Supply chain issues still stymieing homebuilders
Homebuilder confidence in single-family homes jumped one point to 84 in February from 83 in January, according to the National Association of Home Builders and Wells Fargo Housing Market Index.
Per the NAHB, January’s score of 83 was a four-month low.
Strong buyer demand in February helped offset supply chain challenges and a surge in lumber prices, according to Chuck Fowke, NAHB chairman.
“Builders remain very focused on regulatory and other policy issues that could price out households seeking new homes in a tight market this year,” Fowke said in a statement. “Lumber prices have been steadily rising this year and hit a record high in mid-February, adding thousands of dollars to the cost of a new home and causing some builders to abruptly halt projects at a time when inventories are already at all-time lows.”
Even with a one point rise (the index goes from 1-100, with 100 representing the most optimistic), sentiment remains somewhat muted due to rising lumber costs and a resurgence of coronavirus cases, though a continued national vaccine distribution is expected to positively impact all aspects of the housing market.
Making housing more affordable by bridging the affordable supply gap
In the last few years, the number of existing single-family homes for sale has decreased. But home prices have increased. To make homeownership a possibility for everyone, there needs to be a higher supply of affordable homes.
Presented by: Fannie Mae
Still, builder headwinds persist, experts said, with many construction companies and homebuilders currently at capacity or dealing with the aforementioned high materials costs.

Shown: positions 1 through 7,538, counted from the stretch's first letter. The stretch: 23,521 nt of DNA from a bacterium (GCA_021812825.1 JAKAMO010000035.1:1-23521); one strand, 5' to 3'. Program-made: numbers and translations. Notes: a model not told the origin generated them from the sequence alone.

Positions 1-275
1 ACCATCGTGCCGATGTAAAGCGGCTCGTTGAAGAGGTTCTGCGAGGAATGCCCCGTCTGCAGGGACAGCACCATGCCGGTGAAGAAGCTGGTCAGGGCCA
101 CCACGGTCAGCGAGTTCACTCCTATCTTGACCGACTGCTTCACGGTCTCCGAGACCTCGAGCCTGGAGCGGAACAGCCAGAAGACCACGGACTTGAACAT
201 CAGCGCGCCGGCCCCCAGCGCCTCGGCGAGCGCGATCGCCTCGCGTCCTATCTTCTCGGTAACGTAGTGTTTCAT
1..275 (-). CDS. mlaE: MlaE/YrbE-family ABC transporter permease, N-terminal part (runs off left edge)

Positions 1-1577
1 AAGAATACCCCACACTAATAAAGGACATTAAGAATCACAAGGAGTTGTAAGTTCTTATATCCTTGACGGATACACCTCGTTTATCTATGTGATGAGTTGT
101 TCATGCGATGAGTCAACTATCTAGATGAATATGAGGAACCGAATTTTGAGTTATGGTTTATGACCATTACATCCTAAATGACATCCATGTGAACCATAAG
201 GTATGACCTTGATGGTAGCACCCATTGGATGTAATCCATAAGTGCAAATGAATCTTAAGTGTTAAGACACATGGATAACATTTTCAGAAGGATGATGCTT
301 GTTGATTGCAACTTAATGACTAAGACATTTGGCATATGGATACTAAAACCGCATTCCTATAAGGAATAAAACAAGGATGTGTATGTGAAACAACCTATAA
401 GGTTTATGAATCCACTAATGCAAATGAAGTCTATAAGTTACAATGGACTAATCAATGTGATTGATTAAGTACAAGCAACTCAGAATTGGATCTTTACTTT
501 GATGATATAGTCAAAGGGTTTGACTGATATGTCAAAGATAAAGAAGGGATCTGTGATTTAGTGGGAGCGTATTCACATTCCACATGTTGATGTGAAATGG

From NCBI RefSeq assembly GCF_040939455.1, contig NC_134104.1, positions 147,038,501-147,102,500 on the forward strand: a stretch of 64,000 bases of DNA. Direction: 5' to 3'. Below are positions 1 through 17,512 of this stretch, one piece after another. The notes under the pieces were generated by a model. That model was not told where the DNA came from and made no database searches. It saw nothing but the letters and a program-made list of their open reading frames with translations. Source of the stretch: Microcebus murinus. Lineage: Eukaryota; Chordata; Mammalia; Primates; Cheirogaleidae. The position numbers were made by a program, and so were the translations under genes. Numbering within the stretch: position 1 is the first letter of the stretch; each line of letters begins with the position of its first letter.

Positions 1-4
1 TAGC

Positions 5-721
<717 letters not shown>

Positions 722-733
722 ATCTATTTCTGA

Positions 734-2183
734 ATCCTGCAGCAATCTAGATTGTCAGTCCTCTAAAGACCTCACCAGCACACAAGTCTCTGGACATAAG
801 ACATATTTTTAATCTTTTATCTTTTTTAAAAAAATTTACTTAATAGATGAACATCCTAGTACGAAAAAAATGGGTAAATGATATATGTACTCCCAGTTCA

Inventory remains low, as well. Homesnap foresees the current housing shortage continuing in 2021 unless more sellers enter the housing market.
“Demand conditions remain solid due to demographics, low mortgage rates and the suburban shift to lower cost markets, but we expect to see some cooling in growth rates for residential construction in 2021 due to cost factors, supply chain issues and regulatory risks,” said Robert Dietz, NAHB chief economist.
Dietz said in September that higher lumber prices are adding about $16,000 to the cost of a new house. But the pandemic hit the lumber industry hard – approximately 6,000 jobs were lost as a result of the ensuing economic turmoil.
The continued vaccine distribution will do wonders for homebuilders, albeit at a pace that will surely be frustrating as demand remains high. The reopening of lumber mills in Canada and the U.S. is directly tied to the health and safety of the workers in the face of COVID-19, which is why so many mills shut down last spring.
Until then – and most experts believe lumber and other material prices will remain high throughout the first quarter of 2021 – homebuilder confidence will remain hindered.
As an example, the HMI index gauging current sales conditions held steady at 90, while the component measuring sales expectations in the next six months fell three points to 80. However, the gauge charting traffic of prospective buyers rose four points to 72.
Per three-month averages, the Northeast rose two points to 78, the Midwest fell one point to 81, the South dropped two points to 84 and the West dropped two points to 93.
The post Supply chain issues still stymieing homebuilders appeared first on HousingWire.